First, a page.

There are huge opportunities for the corporate sector to work with civil society, but there should be clear guidelines for good partnerships between the two.

For corporates, these include :

  • Staying on course: Ensuring that your objectives dovetail and that you are not forcing an organisation to change course to where it doesn’t want to go or where it doesn’t have the skills sets to go. This will invariably end in a sad way.
  • Respecting knowledge: Respect your partner’s knowledge in its field of endeavour and in the community in which it works.
  •  Timeousness: Whilst sharing skills can be enormously helpful, there is no purpose in trying to micro-manage a partner organisation. Besides being bad manners, it can undermine what both parties are trying to achieve. Understand that social change takes time. Immediate impact in the social sphere is unlikely.
  • Overheads contributions: Make a contribution to overheads. Organisations cannot function without overheads. Companies would not dream of running without offices, equipment, marketing and staff. So goes the NGO. Each project has to pay its way in the organisation including oversight, governance, rental, supplies, equipment etc.
  • Building capacity: Make a contribution towards building the capacity of your partner organisations. No business would dream of eliminating staff training and resources from its budget. So goes the NGO.
  • Costs: Salaries: Don’t be judgemental about costs such as salaries. There is no reason why people running NGOs should live on a pittance. They are professionals in their own right and are partners with the corporate sector. Don’t revert to the charitable paradigm and reduce them to beggars. It is humiliating to use the power game because the funds come from the corporate entity. These organisations are enabling the corporate sector to undertake interventions that they simply cannot do themselves.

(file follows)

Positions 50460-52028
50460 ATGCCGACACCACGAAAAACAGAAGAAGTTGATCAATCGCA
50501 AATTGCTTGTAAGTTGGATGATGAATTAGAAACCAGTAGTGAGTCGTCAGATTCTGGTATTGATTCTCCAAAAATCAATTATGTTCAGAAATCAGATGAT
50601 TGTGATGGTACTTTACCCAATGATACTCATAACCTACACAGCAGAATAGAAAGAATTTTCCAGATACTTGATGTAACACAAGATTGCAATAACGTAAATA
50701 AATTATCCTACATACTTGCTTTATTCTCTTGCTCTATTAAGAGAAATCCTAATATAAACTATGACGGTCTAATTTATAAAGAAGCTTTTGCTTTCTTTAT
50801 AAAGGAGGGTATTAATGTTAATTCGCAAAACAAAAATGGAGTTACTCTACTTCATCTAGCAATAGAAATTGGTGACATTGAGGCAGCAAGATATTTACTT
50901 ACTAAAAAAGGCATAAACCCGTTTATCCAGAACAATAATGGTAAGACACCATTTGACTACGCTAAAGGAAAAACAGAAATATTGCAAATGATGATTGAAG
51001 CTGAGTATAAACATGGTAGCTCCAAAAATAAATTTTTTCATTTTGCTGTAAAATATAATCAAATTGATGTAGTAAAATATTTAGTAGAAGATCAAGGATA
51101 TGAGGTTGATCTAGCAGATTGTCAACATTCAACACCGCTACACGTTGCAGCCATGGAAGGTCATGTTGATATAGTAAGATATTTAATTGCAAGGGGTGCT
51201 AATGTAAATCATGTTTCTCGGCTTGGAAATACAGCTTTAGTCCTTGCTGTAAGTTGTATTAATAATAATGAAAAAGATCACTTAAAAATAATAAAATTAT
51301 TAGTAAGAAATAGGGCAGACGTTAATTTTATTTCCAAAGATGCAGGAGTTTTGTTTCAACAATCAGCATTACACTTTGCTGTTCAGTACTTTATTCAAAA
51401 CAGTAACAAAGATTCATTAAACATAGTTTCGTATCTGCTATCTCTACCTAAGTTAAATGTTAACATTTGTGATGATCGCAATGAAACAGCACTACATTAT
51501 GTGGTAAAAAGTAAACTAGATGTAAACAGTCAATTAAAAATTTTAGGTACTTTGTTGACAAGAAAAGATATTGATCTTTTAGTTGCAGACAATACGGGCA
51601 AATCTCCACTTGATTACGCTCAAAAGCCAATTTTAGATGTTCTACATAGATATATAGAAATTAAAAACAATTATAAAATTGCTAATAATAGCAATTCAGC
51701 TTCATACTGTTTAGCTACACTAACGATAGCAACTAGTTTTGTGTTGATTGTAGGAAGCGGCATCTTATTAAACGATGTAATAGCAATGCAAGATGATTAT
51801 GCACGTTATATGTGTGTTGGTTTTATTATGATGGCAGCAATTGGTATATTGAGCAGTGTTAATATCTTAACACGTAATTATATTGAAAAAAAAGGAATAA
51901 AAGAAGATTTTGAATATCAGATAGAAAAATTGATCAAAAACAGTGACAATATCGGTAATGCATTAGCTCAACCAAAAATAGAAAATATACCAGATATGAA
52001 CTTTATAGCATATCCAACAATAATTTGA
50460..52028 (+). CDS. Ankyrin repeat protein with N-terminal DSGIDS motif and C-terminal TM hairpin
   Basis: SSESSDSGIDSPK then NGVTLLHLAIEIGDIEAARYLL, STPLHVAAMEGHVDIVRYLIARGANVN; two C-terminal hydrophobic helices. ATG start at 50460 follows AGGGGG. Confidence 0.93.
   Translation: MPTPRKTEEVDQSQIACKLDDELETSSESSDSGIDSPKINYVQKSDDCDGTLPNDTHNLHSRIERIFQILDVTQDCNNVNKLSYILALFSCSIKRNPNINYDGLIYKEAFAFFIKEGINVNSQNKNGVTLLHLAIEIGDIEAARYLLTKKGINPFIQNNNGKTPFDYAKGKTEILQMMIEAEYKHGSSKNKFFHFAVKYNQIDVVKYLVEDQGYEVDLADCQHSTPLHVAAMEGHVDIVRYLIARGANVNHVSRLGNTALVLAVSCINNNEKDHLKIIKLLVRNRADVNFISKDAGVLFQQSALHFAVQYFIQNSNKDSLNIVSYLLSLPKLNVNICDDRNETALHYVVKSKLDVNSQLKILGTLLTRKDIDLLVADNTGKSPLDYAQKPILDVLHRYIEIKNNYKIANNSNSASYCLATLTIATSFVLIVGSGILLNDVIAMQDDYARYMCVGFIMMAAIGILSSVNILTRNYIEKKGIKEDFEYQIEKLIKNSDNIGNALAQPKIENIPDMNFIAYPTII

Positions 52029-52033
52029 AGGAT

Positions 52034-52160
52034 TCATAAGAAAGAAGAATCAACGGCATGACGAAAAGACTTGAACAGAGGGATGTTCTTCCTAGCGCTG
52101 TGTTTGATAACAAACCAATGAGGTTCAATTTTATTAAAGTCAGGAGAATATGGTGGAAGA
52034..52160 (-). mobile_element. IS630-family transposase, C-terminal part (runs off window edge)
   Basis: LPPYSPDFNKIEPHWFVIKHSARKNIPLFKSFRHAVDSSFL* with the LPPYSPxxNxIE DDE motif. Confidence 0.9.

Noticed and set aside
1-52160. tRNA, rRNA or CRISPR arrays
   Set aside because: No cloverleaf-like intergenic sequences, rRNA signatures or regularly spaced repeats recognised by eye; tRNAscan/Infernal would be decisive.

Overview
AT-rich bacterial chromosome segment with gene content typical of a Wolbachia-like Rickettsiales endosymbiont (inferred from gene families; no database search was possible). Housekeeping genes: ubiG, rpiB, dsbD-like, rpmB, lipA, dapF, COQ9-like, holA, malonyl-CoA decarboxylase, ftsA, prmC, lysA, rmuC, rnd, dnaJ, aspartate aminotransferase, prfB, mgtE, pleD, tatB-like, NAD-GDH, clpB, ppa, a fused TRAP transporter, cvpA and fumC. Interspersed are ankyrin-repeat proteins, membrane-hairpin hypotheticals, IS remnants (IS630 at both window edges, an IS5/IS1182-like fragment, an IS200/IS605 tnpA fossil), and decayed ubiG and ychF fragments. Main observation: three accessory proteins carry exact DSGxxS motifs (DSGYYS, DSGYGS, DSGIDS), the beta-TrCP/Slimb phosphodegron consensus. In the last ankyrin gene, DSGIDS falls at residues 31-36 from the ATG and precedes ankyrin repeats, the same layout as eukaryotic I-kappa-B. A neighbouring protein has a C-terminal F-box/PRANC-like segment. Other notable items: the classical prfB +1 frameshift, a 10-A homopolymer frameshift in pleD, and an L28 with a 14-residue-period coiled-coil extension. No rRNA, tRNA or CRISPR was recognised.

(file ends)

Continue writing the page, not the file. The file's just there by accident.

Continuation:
• Exiting relationships: Be clear about how you exit a relationship. A warning is not an exit strategy. Companies could open doors to other donors; provide training and capacity building in fundraising and development; contribute towards an endowment. If you have a long term relationship, it is unethical to stop support suddenly.
  • Committing: Make a medium to long term commitment. Organisations cannot make guarantees that their work will endure if they need to continually resubmit requests for support on an annual basis. This insecurity leads to staff losses, and an inability to plan for the future.
  • Due diligence: Do your due diligence. Before investing in an organisation, ensure that it is sustainable, that it has the skills required to undertake its projects and that you are confident and have trust in its leadership. This means that companies need to know their partners and that this is not just a paper relationship. Meet with the Director, visit their offices. The state of their working environment will tell you immediately if the organisation is well managed or not.
  • Reserves and endowments: a good thing! Understand that reserve funds and endowments are a good thing. The argument that an organisation has a reserve and therefore doesn’t require funding is spurious. What this actually means is that the organisation will be there to carry out its objectives if things go wrong financially. Because non-profit donor income is subject to the whims of donors, it is good practice to build a reserve to see the organisation through transitions. Donors who object to an organisation’s financial success are operating in a patronising, charitable paradigm – expecting professionalism, yet abandoning their own business principles in the case of non-profit organisations.

AUTHOR: Shelagh Gastrow, Former Executive Director – Inyathelo: The South African Institute for Advancement

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